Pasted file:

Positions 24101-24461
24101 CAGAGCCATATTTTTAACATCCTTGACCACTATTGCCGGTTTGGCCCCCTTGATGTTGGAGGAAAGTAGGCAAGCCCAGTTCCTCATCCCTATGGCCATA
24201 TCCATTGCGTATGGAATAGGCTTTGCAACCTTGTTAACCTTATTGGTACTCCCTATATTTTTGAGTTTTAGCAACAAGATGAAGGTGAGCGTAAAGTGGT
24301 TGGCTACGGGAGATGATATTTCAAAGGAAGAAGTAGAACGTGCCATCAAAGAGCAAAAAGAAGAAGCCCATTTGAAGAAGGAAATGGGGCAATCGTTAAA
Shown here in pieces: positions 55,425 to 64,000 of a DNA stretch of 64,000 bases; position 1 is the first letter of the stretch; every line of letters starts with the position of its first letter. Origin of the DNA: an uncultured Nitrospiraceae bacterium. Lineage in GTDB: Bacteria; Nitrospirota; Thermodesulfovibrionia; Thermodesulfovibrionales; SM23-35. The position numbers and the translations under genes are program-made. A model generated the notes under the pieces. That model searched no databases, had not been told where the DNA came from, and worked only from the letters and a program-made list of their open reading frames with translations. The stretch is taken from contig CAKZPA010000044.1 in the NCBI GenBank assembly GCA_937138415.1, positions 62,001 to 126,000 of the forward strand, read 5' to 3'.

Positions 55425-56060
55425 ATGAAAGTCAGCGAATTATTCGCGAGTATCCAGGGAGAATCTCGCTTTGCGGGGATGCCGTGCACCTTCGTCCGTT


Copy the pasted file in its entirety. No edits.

Positions 24101-24461
24101 CAGAGCCATATTTTTAACATCCTTGACCACTATTGCCGGTTTGGCCCCCTTGATGTTGGAGGAAAGTAGGCAAGCCCAGTTCCTCATCCCTATGGCCATA
24201 TCCATTGCGTATGGAATAGGCTTTGCAACCTTGTTAACCTTATTGGTACTCCCTATATTTTTGAGTTTTAGCAACAAGATGAAGGTGAGCGTAAAGTGGT
24301 TGGCTACGGGAGATGATATTTCAAAGGAAGAAGTAGAACGTGCCATCAAAGAGCAAAAAGAAGAAGCCCATTTGAAGAAGGAAATGGGGCAATCGTTAAA
Shown here in pieces: positions 55,425 to 64,000 of a DNA stretch of 64,000 bases; position 1 is the first letter of the stretch; every line of letters starts with the position of its first letter. Origin of the DNA: an uncultured Nitrospiraceae bacterium. Lineage in GTDB: Bacteria; Nitrospirota; Thermodesulfovibrionia; Thermodesulfovibrionales; SM23-35. The position numbers and the translations under genes are program-made. A model generated the notes under the pieces. That model searched no databases, had not been told where the DNA came from, and worked only from the letters and a program-made list of their open reading frames with translations. The stretch is taken from contig CAKZPA010000044.1 in the NCBI GenBank assembly GCA_937138415.1, positions 62,001 to 126,000 of the forward strand, read 5' to 3'.

Positions 55425-56060
55425 ATGAAAGTCAGCGAATTATTCGCGAGTATCCAGGGAGAATCTCGCTTTGCGGGGATGCCGTGCACCTTCGTCCGTT